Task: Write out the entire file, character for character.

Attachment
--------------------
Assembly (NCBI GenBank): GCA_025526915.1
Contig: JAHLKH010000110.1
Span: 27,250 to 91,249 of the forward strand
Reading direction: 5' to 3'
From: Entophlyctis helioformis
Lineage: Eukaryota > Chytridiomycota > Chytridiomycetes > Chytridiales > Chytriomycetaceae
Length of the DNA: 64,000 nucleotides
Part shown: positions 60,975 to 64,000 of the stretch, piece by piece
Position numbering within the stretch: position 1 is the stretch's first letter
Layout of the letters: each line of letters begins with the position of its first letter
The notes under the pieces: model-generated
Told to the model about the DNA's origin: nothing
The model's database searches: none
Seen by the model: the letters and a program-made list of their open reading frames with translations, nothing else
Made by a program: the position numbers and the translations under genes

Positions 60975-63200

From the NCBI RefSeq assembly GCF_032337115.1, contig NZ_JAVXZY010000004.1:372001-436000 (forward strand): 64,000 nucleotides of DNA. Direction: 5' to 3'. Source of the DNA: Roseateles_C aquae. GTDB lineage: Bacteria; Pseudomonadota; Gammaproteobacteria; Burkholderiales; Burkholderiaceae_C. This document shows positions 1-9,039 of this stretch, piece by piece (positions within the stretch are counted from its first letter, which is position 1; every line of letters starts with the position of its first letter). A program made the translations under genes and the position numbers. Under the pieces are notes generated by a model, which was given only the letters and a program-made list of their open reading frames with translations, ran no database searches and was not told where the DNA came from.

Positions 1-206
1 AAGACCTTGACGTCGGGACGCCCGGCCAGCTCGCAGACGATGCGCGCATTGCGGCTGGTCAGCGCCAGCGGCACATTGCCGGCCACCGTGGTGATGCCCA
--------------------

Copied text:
Assembly (NCBI GenBank): GCA_025526915.1
Contig: JAHLKH010000110.1
Span: 27,250 to 91,249 of the forward strand
Reading direction: 5' to 3'
From: Entophlyctis helioformis
Lineage: Eukaryota > Chytridiomycota > Chytridiomycetes > Chytridiales > Chytriomycetaceae
Length of the DNA: 64,000 nucleotides
Part shown: positions 60,975 to 64,000 of the stretch, piece by piece
Position numbering within the stretch: position 1 is the stretch's first letter
Layout of the letters: each line of letters begins with the position of its first letter
The notes under the pieces: model-generated
Told to the model about the DNA's origin: nothing
The model's database searches: none
Seen by the model: the letters and a program-made list of their open reading frames with translations, nothing else
Made by a program: the position numbers and the translations under genes

Positions 60975-63200

From the NCBI RefSeq assembly GCF_032337115.1, contig NZ_JAVXZY010000004.1:372001-436000 (forward strand): 64,000 nucleotides of DNA. Direction: 5' to 3'. Source of the DNA: Roseateles_C aquae. GTDB lineage: Bacteria; Pseudomonadota; Gammaproteobacteria; Burkholderiales; Burkholderiaceae_C. This document shows positions 1-9,039 of this stretch, piece by piece (positions within the stretch are counted from its first letter, which is position 1; every line of letters starts with the position of its first letter). A program made the translations under genes and the position numbers. Under the pieces are notes generated by a model, which was given only the letters and a program-made list of their open reading frames with translations, ran no database searches and was not told where the DNA came from.

Positions 1-206
1 AAGACCTTGACGTCGGGACGCCCGGCCAGCTCGCAGACGATGCGCGCATTGCGGCTGGTCAGCGCCAGCGGCACATTGCCGGCCACCGTGGTGATGCCCA